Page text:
“Then I would point out in my bank book all the thousands of dollars that I spent on my son Elik, so that he could become a violinist. I started at fifty cents an hour to pay a teacher, and ended at twenty-five dollars an hour. Yes, it cost me all of twenty-five dollars a lesson for the last teacher here in Los Angeles, a music professor.
“And if they say to me in heaven: ‘Zalmen, isn’t it a luxury for a poor shoemaker to spend so much money to teach your son to play the violin? And a luxury, as you know, we consider to be among the sins.’ I will answer: ‘how can you, in heaven, say such a thing? You ought to be ashamed! Because as I understand it, a luxury is a thing you can live without. But how can the world live without music? I and my Goldie felt that is was a necessity. Such a talented child, leave him to the grace of God? And besides, what worth were the many thousands of dollars that I spent compared with the marvelous music that he now draws from his violin? And do you think it was that easy for me? I mean not only the money; I mean the hardship that my son, poor soul, suffered through all those years, practicing so many hours a day, while his friends played outdoors. Later, when he grew older, other friends were already independent — and he was still so dependent on his father the cobbler. It bothered him very much and often he had complained to me about why I hadn’t taught him a trade. By day and by night — he needed only to practice, locking himself in the bathroom late at night to practice there, so as not to disturb our slumber. You know nothing of that hardship... But now as a result, since he’s reached mastery, all that former suffering seems like nothing.’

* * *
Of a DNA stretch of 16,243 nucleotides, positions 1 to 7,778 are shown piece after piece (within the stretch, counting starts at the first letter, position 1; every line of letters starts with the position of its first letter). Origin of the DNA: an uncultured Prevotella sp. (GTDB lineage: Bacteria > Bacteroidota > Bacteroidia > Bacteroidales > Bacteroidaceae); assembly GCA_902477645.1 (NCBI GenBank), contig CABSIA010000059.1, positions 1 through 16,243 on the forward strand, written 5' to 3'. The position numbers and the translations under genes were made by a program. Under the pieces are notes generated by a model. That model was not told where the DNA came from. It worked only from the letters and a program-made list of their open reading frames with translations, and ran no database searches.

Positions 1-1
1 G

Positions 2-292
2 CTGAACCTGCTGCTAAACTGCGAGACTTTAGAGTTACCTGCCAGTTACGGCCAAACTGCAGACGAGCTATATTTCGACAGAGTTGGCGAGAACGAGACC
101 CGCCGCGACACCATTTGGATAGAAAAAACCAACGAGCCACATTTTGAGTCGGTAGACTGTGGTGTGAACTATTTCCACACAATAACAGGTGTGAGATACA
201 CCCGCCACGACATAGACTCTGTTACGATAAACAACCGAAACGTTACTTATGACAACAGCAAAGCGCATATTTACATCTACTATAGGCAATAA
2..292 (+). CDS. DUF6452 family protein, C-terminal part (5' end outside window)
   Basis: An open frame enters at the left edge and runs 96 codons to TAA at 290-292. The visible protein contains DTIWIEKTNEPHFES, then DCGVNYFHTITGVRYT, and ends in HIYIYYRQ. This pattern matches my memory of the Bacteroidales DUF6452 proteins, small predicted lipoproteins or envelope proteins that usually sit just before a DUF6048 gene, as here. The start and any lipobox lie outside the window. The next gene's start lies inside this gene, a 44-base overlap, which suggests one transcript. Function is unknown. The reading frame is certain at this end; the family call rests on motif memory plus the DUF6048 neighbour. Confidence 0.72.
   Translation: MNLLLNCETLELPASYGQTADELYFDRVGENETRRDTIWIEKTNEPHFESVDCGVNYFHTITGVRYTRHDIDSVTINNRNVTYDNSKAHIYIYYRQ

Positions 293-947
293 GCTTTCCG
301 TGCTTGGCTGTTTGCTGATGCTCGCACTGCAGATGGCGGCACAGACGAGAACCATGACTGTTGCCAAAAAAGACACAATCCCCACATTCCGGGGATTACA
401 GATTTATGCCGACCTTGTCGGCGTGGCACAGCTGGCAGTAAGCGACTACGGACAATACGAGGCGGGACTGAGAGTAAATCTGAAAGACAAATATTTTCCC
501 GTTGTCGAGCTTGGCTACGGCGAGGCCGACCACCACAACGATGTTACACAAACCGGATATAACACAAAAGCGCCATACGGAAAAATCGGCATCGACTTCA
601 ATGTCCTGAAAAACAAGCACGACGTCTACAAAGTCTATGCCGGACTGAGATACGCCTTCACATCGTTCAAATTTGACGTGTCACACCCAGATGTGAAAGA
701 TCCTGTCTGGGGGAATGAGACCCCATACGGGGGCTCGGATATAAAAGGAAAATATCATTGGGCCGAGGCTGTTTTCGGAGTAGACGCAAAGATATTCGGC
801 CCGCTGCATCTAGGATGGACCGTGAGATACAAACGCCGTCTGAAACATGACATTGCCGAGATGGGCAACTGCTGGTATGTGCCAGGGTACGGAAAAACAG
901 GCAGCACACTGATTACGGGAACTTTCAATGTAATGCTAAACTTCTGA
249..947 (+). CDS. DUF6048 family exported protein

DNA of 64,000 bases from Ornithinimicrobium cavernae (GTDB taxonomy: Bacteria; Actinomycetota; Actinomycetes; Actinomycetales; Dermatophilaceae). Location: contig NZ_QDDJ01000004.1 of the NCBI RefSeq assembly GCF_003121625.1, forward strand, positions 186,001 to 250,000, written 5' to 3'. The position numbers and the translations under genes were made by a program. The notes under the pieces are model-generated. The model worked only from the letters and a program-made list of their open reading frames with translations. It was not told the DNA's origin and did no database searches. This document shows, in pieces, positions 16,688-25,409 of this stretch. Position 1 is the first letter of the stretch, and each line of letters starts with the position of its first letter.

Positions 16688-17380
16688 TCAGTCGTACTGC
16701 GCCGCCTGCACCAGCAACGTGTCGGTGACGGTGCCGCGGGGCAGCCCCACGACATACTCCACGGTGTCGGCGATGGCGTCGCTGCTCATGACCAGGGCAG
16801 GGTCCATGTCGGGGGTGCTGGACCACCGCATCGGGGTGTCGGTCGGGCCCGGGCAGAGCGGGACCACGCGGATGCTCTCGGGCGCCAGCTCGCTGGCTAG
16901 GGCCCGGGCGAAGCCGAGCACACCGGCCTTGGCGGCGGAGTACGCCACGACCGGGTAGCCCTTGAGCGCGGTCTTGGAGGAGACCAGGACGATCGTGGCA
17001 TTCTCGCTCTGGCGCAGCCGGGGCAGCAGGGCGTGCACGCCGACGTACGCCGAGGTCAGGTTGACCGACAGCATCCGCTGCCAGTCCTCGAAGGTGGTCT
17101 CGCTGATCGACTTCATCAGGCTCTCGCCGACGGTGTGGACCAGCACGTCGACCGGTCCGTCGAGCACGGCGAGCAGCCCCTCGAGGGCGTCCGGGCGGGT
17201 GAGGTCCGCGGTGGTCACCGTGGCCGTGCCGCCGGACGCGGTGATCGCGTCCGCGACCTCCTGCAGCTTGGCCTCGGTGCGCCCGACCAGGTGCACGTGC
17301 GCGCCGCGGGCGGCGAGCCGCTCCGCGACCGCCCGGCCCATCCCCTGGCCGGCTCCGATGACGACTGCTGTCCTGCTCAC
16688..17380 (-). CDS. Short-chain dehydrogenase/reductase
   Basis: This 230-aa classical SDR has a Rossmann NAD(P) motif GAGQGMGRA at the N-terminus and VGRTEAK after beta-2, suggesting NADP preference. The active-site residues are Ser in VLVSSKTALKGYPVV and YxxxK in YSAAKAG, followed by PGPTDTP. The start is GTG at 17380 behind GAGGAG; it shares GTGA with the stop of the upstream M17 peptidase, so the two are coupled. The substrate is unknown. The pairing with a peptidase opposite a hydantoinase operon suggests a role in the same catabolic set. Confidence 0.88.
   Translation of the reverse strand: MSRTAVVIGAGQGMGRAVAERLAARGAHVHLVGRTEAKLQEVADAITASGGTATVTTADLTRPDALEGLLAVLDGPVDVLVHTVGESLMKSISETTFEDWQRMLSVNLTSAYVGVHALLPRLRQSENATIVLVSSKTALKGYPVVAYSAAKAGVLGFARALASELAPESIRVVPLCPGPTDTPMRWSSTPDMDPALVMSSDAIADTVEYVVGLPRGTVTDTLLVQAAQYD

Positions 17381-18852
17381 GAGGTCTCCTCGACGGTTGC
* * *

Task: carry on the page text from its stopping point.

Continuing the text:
“And what a joy for me, my Goldie, and his brothers and sisters, that from us has arisen a great master-teacher violinist! He’s now devoted to teaching, not to become rich, because for years and years he has taught at no cost a couple of children whose music will in time resound around the world, like a Mischa Elman or a Jascha Heifetz...”
And so Zalmen turned the pages in his bank book for me, lingering on each page, explaining the meaning of the figures that he had jotted down, until we came to the last page on which there was only one figure: that was two thousand. And then Zalmen’s face beamed and his high forehead reddened.
“That is the greatest capital that I saved up, real capital that can be touched.” And he went to a cabinet and took out a big box and handed it to me.